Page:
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Friday, December 19, 2014
Southwest Louisiana ,
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The quilt made by Tonya LeBlanc, Beth Menard and Brenda Goodson depicts photos taken from throughout the 100 years of history for the city of Sulphur. (Special to the American Press)

The quilt made by Tonya LeBlanc, Beth Menard and Brenda Goodson depicts photos taken from throughout the 100 years of history for the city of Sulphur. (Special to the American Press)

A century of Sulphur's history wrapped into special city quilt

Last Modified: Monday, February 17, 2014 12:00 PM

By Warren Arceneaux / American Press

SULPHUR — The 100-year history of Sulphur has been woven into one quilt as part of the city’s centennial celebration.

Tonya LeBlanc, with help from friends Beth Menard and Brenda Goodson, constructed the quilt, which features more than 30 pictures from the city’s collection.

‘We started in August, I am a member of the centennial committee and was assigned to do the quilt,” LeBlanc said. “I am a quilter, so I got some quilting friends together to work on it. We finished in the beginning of December. We spent about 15 hours researching. As far as the sewing and quilting, it took about 50 hours.”

LeBlanc said she hopes the quilt resurrects memories for viewers.

“I was looking for things that people would remember when they saw it, but maybe had forgotten,” she said.

“There are some pictures of streets being paved when there were a lot of dirt roads. I wanted to capture the rich history of Sulphur, there have been a lot of people who have lived in Sulphur all their lives, I wanted to make it special for everyone. Feedback has been positive, that has been reassuring since it was such a big project.”

LeBlanc was happy to take on the chore.

“I was excited, I wanted to put some pictures on it so you could see things from the past that are no longer there,” she said.

“It was hard, we went through hundreds of pictures to decide what would go on. I enjoyed remembering some of the things that were there, old businesses that are no longer there. Sometimes you forget about them until you see a picture. We have 35 pictures on the quilt. 34 of them are of the city, the center block is the centennial coin.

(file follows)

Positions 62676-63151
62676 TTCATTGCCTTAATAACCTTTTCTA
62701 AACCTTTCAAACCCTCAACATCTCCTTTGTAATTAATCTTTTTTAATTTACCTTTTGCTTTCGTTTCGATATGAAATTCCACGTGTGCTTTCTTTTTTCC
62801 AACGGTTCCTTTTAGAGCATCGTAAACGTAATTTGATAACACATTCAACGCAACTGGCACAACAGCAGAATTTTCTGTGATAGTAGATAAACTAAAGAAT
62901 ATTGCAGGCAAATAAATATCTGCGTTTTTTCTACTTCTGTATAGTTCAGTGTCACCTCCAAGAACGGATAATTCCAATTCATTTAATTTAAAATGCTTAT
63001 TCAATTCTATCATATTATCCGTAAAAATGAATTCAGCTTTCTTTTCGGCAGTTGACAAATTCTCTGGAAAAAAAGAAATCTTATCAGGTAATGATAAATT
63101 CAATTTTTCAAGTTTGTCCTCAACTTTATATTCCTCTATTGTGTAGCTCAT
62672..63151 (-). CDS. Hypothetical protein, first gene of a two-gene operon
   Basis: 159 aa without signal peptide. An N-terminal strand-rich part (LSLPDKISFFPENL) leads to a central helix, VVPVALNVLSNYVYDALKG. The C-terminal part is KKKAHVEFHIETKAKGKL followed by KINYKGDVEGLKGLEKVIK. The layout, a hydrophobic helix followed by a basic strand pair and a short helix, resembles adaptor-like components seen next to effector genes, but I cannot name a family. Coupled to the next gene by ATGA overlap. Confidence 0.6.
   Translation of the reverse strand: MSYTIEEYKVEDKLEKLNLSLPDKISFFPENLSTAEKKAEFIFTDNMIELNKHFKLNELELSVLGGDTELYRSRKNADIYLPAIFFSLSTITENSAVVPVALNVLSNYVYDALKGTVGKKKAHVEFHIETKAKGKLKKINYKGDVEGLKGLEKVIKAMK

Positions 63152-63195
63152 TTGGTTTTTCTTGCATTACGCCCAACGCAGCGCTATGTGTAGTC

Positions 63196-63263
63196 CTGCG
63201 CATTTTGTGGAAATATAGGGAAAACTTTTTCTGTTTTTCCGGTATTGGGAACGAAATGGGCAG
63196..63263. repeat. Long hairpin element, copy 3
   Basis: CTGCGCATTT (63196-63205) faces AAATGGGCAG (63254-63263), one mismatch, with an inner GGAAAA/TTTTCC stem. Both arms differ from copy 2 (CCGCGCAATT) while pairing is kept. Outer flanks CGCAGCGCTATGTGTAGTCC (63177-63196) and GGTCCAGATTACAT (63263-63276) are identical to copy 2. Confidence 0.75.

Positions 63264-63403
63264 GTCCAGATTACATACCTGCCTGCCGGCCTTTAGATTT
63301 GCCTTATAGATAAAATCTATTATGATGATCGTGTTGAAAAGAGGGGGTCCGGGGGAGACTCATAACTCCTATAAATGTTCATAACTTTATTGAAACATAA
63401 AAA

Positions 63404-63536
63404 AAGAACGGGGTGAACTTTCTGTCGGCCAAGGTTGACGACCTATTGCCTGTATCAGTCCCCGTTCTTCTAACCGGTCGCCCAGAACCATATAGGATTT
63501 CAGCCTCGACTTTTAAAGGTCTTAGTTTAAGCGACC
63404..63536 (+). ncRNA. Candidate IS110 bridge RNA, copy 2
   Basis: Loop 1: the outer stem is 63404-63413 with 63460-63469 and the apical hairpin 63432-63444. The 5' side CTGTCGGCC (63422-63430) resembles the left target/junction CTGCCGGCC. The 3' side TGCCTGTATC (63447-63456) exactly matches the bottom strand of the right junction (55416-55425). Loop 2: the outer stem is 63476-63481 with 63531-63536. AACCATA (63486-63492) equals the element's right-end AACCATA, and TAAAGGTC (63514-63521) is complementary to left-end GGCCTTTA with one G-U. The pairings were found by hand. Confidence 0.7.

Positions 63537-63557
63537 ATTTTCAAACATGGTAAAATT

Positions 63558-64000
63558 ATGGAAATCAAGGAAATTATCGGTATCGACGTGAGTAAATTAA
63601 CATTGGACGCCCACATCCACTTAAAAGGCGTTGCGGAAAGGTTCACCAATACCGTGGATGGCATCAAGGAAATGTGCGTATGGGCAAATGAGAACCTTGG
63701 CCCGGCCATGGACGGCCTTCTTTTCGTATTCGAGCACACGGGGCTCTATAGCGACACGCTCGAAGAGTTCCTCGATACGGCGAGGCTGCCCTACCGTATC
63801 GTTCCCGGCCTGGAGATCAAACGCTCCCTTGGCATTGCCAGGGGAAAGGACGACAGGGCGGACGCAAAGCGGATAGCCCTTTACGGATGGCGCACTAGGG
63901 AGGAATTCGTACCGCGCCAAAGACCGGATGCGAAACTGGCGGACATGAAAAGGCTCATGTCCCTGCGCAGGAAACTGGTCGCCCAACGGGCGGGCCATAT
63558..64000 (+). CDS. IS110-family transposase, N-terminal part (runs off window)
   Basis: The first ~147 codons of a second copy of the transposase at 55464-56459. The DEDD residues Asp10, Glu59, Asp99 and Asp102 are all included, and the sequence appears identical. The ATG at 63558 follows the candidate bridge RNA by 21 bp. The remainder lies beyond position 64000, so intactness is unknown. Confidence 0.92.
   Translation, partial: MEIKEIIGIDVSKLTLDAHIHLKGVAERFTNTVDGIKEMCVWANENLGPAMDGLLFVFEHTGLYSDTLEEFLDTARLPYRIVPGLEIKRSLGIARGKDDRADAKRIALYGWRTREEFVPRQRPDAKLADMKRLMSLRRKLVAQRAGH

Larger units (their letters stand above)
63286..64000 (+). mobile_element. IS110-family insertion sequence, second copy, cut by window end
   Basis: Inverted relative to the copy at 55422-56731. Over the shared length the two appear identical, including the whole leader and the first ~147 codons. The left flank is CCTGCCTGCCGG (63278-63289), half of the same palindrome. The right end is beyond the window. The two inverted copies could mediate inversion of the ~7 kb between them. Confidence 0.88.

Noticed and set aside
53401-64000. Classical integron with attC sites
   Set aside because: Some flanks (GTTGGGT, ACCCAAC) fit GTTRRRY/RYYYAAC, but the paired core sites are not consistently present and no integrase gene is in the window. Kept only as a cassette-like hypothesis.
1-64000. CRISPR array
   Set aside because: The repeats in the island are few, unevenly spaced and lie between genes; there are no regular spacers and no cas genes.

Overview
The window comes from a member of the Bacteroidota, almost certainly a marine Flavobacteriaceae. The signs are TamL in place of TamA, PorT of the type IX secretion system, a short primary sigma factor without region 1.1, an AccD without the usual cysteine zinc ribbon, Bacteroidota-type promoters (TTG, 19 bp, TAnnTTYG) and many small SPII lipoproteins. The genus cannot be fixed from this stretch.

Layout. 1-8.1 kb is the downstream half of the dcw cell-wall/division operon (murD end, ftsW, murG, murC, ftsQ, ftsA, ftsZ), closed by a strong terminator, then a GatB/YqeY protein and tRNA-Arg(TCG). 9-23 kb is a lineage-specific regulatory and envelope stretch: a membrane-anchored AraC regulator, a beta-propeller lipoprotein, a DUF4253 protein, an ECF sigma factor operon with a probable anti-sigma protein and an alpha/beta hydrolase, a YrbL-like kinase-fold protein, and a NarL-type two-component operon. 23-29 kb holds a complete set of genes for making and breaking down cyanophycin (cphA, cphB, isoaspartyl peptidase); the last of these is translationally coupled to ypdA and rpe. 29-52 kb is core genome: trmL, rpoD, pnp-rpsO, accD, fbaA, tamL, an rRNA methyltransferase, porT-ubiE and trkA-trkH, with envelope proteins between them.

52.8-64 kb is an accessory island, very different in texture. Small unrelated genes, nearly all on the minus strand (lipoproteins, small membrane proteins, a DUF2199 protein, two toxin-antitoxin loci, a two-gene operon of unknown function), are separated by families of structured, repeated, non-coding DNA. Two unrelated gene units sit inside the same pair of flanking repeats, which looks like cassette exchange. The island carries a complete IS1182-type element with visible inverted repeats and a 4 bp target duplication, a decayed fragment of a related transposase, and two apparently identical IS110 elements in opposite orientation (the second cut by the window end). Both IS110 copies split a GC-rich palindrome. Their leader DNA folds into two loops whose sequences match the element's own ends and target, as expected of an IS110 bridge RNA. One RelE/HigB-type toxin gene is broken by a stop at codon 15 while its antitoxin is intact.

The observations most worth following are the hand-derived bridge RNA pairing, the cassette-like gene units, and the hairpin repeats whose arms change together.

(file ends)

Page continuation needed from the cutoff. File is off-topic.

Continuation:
“All of it was enjoyable. Looking through the pictures while doing the research was fun. I got the pattern from a magazine, it was made for someone’s anniversary. When I saw the pattern, I knew that is what we should do for the city’s quilt. It gave me a lot of opportunity to put a lot of pictures on it, but still displayed attractively.”

LeBlanc got a helping hand from Kennedy Wilfer, a fifth grade student at Frasch Elementary, with washing, drying and ironing the pictures, which were edited by Kimberly Feidler.

“She was thrilled to be able to be a part of it,” LeBlanc said. “There is a special paper you buy and use an ink jet printer, you print the picture, dry it for a couple of hours, then rinse each picture out with cold water to get excess ink out of it, then they are ironed.”

LeBlanc said she enjoyed the project, despite feeling a little stress.

“I felt relieved when we finished, there was a lot of pressure for it to be something we could be proud of as a city,” she said. “I’m glad I had the opportunity to do it. Beth and I work together and do a lot of sewing together, so when we were working on it, it was just like visiting with friends, but we had a job to do.”

Menard said she had a good time working on the quilt.

“I just love to sew and quilt, it is fun to work with someone, especially since Tonya and I work so well together,” she said. “It was fun, I was doing one thing and she would be doing something else. It was a lot of fun and kept it interesting instead of working by yourself.”

The quilt is going to be raffled at the celebration on Sunday, March 16. Tickets are $10, the package includes the quilt, a coin, book, t-shirt, local hotel package and a dinner at a local restaurant. The quilt will be on display at the library until the celebration, then it will be displayed at a rodeo at West Cal Arena on March 13, then at the Henning House until it is raffled off. Tickets can be purchased from Sulphur students, Harrington Gallery, Simmons Auto Services and Hollier’s Restaurant.

Money raised by the raffle will be used to help pay costs for the centennial celebration. Terry’s Fabric Cottage donated the stand being used to display the quilt. Tonya’s parents, Bill and Mary, donated costs for construction of the quilt.

Warren Arceneaux writes a weekly column on interesting people in Southwest Louisiana each Monday. Have a story idea about someone in Southwest Louisiana? Call him weekdays at 494-4087. E-mail him at warceneaux@americanpress.com.

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